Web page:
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Last Updated: Tuesday, 31 August, 2004, 12:04 GMT 13:04 UK
Briton in 'miracle baby' charge
Three of the children seized by Kenyan police
The Church of England and doctors urged the Met to investigate
A British woman is among five people to appear in court in Kenya charged with stealing babies, embassy officials say.

Miriam Nyeko and four others were in court as police investigated an alleged child-smuggling network between the UK and Kenya, the British embassy said.

The accused are said to be linked to the controversial UK-based evangelist Gilbert Deya, who has denied involvement in child trafficking.

His wife Mary Juma Deya, Mrs Nyeko and three others all deny the charges.

Protective custody

A British embassy spokesman said on Tuesday he had seen no evidence to support reports another of those accused, Rose Kiseram, is also British.

The case centres on claims by Mr Deya's London-based organisation, the Gilbert Deya Ministries, that previously infertile couples are able to conceive thanks to miracles inspired by prayer.

Church leaders and medical experts fear the "miracle babies" are simply victims of child trafficking.

The Kenyan authorities have taken 21 children - some only a few weeks old - into protective custody.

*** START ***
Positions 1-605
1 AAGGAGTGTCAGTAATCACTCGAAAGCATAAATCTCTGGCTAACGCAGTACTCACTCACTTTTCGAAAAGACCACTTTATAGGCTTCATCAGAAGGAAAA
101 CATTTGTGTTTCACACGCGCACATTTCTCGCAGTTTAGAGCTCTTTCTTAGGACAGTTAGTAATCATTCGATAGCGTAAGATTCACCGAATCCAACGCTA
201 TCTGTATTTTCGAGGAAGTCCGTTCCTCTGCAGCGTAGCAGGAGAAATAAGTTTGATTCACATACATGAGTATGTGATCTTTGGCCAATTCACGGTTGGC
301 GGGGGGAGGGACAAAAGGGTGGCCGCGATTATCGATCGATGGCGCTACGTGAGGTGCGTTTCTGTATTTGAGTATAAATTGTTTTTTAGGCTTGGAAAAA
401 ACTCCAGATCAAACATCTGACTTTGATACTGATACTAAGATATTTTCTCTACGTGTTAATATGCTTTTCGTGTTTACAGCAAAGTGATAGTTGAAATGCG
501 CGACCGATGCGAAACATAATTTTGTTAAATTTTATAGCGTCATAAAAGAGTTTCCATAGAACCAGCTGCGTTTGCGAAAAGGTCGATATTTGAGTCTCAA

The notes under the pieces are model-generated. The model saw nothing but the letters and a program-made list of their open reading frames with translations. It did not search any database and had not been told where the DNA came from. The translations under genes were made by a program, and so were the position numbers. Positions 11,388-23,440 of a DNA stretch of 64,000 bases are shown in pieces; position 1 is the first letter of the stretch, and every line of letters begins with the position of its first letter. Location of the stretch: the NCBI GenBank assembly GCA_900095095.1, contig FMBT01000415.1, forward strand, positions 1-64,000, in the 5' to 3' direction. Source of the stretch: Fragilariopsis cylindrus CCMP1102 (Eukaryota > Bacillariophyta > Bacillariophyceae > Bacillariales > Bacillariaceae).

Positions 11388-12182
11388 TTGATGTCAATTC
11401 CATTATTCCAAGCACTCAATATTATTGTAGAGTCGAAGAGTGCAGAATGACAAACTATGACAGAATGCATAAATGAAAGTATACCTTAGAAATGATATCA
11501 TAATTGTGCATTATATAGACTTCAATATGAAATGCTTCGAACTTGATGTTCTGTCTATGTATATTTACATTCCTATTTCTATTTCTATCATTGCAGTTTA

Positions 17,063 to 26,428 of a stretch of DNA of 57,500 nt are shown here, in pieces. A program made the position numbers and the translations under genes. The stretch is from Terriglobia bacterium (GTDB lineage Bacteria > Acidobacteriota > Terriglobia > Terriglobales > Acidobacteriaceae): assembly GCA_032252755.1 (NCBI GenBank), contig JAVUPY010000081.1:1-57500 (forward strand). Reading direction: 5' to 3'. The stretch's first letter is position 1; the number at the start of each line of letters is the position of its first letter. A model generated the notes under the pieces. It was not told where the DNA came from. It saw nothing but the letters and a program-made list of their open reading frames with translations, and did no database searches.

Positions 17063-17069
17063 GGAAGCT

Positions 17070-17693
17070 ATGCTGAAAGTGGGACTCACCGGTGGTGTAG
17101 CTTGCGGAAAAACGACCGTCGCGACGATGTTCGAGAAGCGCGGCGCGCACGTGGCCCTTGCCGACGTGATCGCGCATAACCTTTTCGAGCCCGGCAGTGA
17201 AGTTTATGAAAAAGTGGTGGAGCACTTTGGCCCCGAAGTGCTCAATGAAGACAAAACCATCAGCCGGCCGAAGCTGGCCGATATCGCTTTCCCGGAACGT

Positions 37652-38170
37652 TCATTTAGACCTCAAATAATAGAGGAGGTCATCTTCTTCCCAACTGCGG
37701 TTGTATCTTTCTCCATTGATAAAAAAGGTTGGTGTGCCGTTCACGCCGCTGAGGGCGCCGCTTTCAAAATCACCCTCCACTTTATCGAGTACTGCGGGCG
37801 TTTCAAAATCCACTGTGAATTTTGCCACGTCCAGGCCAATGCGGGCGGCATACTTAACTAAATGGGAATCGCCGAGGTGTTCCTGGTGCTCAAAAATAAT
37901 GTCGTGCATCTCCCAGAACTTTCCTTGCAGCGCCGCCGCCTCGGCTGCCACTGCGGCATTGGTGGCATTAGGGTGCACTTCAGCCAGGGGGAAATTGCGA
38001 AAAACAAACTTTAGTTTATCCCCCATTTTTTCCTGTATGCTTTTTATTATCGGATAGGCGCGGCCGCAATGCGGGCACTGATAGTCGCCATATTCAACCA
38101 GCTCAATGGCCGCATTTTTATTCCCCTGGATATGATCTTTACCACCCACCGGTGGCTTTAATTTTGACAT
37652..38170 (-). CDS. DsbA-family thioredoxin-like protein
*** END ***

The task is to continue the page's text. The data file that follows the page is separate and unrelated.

Ten were seized from the Nairobi home of the Deyas and 11 from the residence of co-accused Edda and Michael Odera, who on Monday also denied charges of stealing babies.

The BBC's Muchiri Kioi in Nairobi said Mrs Nyeko, a British citizen of Nigerian origin, had cradled one of the so-called miracle babies in her arms as she appeared before magistrates.

DNA tests

Mrs Nyeko, Mrs Deya and Ms Kiseram pleaded not guilty to abducting a baby girl from a hospital in Nairobi in February.

Ms Nyeko claims to have given birth to a boy named Daniel in Kenya last month, thanks to Mr Deya's help.

Her husband, Charles, a product designer who lives in London, said earlier this month it was a "miracle from God" they did not understand but for which they were grateful.

Kenyan authorities have insisted on DNA tests to establish the boy's parentage - and the British embassy has refused to grant him a passport until they happen.

Both the Church of England and the Royal College of Obstetrics and Gynaecology urged the Metropolitan Police to investigate claims involving members of the Gilbert Deya Ministries.

The church has 36,000 members in the UK, as well as branches in Europe, Africa and Asia.

All five defendants are due back in court on 3 November.




SEE ALSO:
'Miracle baby' charges in Kenya
30 Aug 04  |  Africa
'Miracle babies' seized in Kenya
17 Aug 04  |  Africa
Pastor backs 'miracle baby' claim
13 Aug 04  |  Manchester
Pregnant by Jesus?
13 Aug 04  |  Magazine


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